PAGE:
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Join Hudson Institute Research Fellow Nate Sibley and guests Carolyn Bartholomew, Ellen Bork, Bill Browder and Mark Clifford for a discussion on Hong Kong’s future as a global financial center.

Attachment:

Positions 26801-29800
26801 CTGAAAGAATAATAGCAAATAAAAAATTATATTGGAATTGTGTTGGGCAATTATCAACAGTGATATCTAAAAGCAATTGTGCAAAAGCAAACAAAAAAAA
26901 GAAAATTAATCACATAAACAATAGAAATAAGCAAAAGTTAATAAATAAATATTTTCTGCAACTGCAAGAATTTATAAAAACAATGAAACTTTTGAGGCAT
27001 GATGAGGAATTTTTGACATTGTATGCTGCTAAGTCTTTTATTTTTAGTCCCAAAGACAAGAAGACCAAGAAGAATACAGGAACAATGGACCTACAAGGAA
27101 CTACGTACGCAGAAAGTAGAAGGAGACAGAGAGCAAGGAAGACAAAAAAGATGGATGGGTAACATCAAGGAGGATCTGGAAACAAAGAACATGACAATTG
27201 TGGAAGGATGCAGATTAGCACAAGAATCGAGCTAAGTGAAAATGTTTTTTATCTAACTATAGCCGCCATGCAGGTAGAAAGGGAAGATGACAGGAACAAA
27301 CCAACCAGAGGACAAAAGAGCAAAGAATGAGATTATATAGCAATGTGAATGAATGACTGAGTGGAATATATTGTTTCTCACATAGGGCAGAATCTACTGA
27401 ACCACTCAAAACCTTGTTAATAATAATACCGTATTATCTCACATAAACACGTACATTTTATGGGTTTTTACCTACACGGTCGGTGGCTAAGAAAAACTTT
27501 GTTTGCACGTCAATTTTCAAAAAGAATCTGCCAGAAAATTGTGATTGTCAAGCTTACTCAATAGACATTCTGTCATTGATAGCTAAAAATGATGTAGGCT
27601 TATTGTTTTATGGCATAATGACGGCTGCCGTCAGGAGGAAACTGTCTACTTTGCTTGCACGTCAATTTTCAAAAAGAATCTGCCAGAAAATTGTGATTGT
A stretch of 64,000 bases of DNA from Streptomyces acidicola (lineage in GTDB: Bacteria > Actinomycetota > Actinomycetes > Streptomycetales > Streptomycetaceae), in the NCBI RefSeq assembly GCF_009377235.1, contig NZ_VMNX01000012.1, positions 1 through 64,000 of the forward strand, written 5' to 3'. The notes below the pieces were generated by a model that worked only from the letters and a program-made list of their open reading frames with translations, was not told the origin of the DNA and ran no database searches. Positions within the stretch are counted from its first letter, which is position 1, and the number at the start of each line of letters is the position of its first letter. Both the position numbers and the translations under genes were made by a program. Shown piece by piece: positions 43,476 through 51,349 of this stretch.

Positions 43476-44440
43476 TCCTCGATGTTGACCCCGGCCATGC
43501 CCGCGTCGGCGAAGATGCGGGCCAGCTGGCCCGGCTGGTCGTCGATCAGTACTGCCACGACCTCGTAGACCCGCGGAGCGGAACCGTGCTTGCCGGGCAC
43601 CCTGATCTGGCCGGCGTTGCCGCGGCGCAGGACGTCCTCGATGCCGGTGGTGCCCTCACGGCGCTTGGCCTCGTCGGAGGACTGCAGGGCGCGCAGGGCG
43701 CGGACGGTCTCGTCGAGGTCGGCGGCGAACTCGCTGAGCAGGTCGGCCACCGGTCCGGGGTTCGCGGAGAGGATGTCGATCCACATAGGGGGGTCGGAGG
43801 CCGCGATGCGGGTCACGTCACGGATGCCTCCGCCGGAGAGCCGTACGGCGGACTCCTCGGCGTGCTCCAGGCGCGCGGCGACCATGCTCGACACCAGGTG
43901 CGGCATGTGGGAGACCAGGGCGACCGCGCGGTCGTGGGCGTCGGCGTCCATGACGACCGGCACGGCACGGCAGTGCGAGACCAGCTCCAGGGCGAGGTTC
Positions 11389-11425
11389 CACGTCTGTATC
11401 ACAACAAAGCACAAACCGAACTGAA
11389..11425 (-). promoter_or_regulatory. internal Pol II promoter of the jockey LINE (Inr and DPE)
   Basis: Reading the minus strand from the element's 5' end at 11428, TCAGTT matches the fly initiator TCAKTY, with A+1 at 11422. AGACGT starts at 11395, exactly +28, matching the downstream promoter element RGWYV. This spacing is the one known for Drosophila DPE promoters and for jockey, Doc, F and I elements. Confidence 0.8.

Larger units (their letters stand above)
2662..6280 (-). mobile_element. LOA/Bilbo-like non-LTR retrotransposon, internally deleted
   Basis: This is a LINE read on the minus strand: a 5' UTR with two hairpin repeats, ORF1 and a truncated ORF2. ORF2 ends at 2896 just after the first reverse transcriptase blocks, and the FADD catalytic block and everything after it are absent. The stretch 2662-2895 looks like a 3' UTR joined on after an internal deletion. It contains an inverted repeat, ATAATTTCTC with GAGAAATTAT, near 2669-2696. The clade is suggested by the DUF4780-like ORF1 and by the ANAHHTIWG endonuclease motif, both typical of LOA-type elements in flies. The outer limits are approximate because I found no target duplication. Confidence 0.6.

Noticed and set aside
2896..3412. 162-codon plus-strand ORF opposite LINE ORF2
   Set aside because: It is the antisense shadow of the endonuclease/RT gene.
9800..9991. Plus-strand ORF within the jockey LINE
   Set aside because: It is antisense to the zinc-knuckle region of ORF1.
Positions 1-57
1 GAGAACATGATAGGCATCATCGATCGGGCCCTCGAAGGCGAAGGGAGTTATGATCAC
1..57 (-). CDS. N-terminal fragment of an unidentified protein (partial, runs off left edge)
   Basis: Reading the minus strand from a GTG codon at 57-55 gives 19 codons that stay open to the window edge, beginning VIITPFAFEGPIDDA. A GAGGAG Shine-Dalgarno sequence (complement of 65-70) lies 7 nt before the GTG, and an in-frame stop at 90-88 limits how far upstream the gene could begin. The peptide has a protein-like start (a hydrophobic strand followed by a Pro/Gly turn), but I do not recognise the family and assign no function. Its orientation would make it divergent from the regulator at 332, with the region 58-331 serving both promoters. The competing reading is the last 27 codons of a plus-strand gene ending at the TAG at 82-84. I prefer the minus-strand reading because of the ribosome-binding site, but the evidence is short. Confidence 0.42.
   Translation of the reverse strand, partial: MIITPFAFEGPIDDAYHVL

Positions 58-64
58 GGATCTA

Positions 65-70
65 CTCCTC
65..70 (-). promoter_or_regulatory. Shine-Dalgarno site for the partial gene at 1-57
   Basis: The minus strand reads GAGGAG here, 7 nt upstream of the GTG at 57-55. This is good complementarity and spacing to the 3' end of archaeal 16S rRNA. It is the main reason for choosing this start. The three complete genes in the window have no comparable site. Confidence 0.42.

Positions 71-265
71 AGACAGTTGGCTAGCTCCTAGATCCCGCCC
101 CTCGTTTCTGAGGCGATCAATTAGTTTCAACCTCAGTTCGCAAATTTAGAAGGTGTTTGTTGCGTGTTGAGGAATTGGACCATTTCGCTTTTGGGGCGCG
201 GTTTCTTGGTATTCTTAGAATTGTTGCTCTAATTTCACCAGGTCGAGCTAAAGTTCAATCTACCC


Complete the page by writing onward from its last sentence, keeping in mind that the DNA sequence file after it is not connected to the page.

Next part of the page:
The dismantling of democracy and basic civil liberties in Hong Kong has escalated significantly since Beijing imposed the draconian National Security Law in June 2020. As hundreds of peaceful pro-democracy activists are rounded up by authorities, the city’s business community also finds itself under pressure to comply with Beijing’s authoritarian agenda. In May 2021, authorities froze the assets of imprisoned entrepreneur and pro-democracy activist Jimmy Lai in the first such action targeting shares in a publicly traded company. In June, Lai’s independent media outlet Apple Daily was forced to shut down after being similarly targeted by authorities. While Carrie Lam, head of Hong Kong’s puppet government, claimed such measures would “reinforce” the city’s reputation as a secure financial center, the lack of due process sent an unmistakable message to other businesspeople. A survey by the American Chamber of Commerce shows that more than 40 percent of its members are now considering leaving Hong Kong, with the National Security Law the most widely-cited factor in their decision. Can Hong Kong continue as a bastion of commercial success in the face of Beijing’s assault on rule of law? Please join us for this important and timely discussion.